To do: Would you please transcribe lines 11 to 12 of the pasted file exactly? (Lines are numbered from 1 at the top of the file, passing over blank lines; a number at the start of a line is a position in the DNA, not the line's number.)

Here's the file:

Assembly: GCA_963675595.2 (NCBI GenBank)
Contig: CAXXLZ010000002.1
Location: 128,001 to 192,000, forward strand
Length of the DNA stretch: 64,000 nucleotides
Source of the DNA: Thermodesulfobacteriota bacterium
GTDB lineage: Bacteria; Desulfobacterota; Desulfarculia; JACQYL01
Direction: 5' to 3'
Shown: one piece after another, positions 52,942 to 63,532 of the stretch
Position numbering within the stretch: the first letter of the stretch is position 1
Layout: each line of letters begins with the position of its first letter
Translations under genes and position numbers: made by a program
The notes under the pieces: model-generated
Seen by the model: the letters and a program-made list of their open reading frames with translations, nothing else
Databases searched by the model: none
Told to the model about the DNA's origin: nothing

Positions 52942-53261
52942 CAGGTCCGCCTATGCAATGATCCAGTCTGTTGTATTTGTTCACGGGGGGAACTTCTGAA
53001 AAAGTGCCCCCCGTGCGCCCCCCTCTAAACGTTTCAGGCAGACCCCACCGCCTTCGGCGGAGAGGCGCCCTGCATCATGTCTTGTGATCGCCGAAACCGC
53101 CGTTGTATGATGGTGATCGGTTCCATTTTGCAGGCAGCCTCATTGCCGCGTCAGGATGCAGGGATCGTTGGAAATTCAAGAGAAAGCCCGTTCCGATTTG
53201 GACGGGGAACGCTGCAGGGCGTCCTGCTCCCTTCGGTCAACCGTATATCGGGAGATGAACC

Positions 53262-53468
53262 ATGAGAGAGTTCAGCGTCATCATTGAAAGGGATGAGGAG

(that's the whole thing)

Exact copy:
Translations under genes and position numbers: made by a program
The notes under the pieces: model-generated